A punchy and well balanced 1.78:1 anamorphic transfer whose contrast, colour reproduction and sharpness are all of a high standard. The film's low-key approach is reflected in Denis Jutzeler's cinematography, which follows a current period film trend of favouring earthy hues for daylight and the artificially lit underground and cold blues in the night-time exteriors. The light levels are generally low without sacrificing detail or washing out the black levels. Only the densely detailed woodland wide shots produced visible jaggies when upscaled to a large TV.
The Dolby 2.0 stereo and 5.1 surround tracks are sonically similar and of identical volume, but the 5.1 is inevitably more inclusive, with the acoustics of the mine and the surrounding forest nicely captured. There is also some precise location of sound effects here, and engine sounds given a throaty bass kick. The music and crowd atmospherics of the open air dance are well recorded and mixed.
Rather than the usual collection of behind-the-scenes featurettes and interviews with actors, two of the four extras here focussed on those actual veterans of the occupation of Luxembourg. All four extras are labelled as interviews, but the third is a post-screening Q&A.
Interview 1 (21:03) is with Aloyse Raths, a former teacher who in 1940 founded the Luxembourgish Legion, in the following year was co-founder of the Luxembourgish People's Legion, and from 1967-2004 was president of the National Council of the Resistance. Raths recalls the arrival of the Nazis in Luxembourg and how drastically things changed once they established their presence, painting a vivid picture of the fear and distrust that spread under Nazi rule. He describes how and why he went about starting the Luxembourgish Legion and how they transported those who were threatened with conscription into hiding. The most fascinating story, and one worthy of being immortalised on film, covers his own arrest and interrogation, and how a seemingly unlikely chance event allowed him to beat the charge.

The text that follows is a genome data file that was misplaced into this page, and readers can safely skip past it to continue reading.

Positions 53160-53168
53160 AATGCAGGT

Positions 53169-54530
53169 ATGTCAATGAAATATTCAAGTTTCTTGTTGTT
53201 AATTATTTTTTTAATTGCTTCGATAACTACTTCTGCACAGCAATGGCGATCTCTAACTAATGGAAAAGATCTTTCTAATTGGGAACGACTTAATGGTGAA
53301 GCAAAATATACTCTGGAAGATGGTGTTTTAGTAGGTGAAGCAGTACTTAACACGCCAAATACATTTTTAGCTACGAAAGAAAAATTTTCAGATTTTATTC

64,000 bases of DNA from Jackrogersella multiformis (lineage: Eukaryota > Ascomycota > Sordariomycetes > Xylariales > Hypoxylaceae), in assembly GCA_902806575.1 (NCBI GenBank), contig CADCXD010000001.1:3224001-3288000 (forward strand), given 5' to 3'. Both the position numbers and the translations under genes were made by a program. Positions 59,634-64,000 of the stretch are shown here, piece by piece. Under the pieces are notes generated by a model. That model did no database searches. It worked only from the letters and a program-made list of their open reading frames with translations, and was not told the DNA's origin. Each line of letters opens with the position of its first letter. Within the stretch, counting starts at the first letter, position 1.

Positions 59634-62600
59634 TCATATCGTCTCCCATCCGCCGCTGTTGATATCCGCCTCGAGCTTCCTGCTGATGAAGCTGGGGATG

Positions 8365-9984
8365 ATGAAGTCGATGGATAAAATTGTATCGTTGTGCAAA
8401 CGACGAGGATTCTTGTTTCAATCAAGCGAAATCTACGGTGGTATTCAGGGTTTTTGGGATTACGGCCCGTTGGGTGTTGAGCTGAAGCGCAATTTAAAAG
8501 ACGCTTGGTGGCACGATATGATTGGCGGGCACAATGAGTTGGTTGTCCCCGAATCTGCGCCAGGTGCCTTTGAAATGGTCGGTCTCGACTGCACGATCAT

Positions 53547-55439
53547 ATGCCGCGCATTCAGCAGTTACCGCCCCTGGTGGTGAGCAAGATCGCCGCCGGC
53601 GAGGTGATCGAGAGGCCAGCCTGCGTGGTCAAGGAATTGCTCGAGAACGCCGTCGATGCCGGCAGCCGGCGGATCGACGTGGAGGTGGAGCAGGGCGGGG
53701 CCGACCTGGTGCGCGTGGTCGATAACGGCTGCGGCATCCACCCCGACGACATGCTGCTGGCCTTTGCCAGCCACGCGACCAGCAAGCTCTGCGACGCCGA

Interview 2 (35:29) is with Aby Mergen, a Réfractaire who spent seven months hidden in the Hobdsbesch mine in Niederkorn and who is interviewed sitting next to Aloyse Raths in the same location as the above. Mergen describes how preparations for taking him into hiding were made by his family without his knowledge, how he narrowly escaped being shot alongside others, and the process that eventually led to him being transported to the mine. His description of the conditions below ground suggests that the portrayal in the film is pretty much on the nose, and the stories of body lice should have everyone fidgeting. A compelling and important testimony.
Interview 3 (9:22), as mentioned above, is actually a Q&A with director Nicholas Steil following a screening for WW2 Luxembourg veterans, who react positively to the film and Steil's desire to bring the story to an international audience. As a side note, when Steil says the 'Réfractaire' in relation to the film's title, the subtitles claim he said 'The Undercover War', presumably under the impression that we can't hear him speaking.
Interview 4 (19:03) is with producer and director Steil, who talks about his attraction to the subject matter, the stories told to him by his mother of life under Nazi rule, his increasing uncertainty about how he would have reacted in this situation, and the slow process of bringing this film to fruition. The background research is covered in some detail, and it's here that I discovered that the underground scenes were filmed in a real mine, a decision that was not without its problems and dangers. His reasons for making the film are also outlined here.
Despite the familiarity of some of the story elements, this is quietly absorbing and enlightening film that deserves to be more widely seen than it probably will be (for the record, the original title is still on the transfer here – The Undercover War appears on the packaging only). What really sells the disc are the interviews with the two veterans, whose stories of life under Nazi occupation really compliment the film and are valuable documents in themselves.